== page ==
Johnson:

But, it is your Baptist ecclesiology that forces you to see this verse as only applying to the local church. Calvin had no problem seeing it refer to the Church, not the local church as you claim (see his Commentary on the First Epistle to Timothy).

I reply:

That’s nice, I prefer the Scripture itself. As I wrote in Dangerous Airwaves a few years ago:

but in case I am delayed, I write so that you will know how one ought to conduct himself in the household of God, which is the church of the living God, the pillar and support of the truth.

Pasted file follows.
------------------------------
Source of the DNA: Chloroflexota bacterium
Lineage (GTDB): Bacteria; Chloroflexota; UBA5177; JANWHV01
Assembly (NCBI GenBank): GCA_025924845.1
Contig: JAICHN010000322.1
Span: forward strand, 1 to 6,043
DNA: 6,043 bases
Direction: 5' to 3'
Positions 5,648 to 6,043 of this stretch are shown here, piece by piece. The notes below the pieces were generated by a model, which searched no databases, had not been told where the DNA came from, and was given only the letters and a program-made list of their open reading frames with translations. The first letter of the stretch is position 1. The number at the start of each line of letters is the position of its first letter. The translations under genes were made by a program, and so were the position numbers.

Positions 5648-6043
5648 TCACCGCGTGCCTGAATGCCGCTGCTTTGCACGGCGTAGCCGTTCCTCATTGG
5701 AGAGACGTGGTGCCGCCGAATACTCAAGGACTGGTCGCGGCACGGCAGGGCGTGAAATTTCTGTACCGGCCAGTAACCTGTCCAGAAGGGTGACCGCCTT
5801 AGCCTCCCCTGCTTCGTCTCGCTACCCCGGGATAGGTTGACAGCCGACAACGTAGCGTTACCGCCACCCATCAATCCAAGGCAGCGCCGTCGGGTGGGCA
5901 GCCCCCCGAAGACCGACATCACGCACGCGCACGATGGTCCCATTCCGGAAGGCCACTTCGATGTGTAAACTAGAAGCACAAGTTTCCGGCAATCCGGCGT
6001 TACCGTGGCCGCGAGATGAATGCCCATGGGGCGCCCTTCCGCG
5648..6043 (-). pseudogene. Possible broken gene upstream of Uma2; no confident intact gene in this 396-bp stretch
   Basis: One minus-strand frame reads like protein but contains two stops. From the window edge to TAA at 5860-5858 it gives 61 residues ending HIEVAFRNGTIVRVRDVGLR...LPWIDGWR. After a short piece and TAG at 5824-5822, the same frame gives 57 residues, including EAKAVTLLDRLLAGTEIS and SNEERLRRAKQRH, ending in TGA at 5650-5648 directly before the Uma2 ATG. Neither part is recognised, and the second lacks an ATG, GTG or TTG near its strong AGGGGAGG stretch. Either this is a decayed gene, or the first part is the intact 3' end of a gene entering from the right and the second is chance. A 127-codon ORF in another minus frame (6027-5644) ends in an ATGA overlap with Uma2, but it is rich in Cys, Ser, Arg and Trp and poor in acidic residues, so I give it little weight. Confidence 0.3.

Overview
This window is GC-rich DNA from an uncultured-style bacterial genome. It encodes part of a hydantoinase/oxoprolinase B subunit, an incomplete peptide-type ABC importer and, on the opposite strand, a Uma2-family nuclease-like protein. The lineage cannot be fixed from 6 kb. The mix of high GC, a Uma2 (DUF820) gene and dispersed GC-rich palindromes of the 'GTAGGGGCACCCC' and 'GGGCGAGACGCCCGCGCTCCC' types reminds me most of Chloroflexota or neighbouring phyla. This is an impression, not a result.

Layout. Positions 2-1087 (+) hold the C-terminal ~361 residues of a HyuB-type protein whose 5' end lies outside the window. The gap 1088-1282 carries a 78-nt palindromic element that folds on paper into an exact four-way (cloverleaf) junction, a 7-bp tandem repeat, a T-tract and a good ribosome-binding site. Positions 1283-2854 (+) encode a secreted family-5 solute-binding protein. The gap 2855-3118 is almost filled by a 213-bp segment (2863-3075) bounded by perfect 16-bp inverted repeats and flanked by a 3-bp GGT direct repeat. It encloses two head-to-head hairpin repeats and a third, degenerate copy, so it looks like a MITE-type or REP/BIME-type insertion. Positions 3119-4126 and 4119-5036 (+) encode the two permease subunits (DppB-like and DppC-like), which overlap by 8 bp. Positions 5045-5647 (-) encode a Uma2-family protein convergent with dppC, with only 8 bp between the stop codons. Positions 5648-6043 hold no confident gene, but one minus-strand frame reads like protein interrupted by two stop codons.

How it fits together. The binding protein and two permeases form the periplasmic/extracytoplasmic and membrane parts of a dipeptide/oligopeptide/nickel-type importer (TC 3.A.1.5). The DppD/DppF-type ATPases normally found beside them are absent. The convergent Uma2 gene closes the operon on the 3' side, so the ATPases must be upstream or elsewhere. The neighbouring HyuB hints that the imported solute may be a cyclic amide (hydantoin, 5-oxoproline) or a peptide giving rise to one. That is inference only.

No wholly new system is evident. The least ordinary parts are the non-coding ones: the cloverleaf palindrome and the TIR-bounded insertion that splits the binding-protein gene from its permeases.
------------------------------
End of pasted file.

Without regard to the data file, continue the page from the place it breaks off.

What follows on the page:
The Apostle Paul writes to Timothy and gives him instruction, as an elder in the church (probably at Ephesus), on the manner of conduct that should prevail in the fellowship of the church. Note that conduct is something that speaks to behavior within the visible church, the organized body with elders and deacons. The preceding context is all about elders and deacons and the everyday activity of the church as an organized body of believers. The description of the church as the church of the living God is first and foremost a description of the church as she exists in the local body of believers. This is a vital point.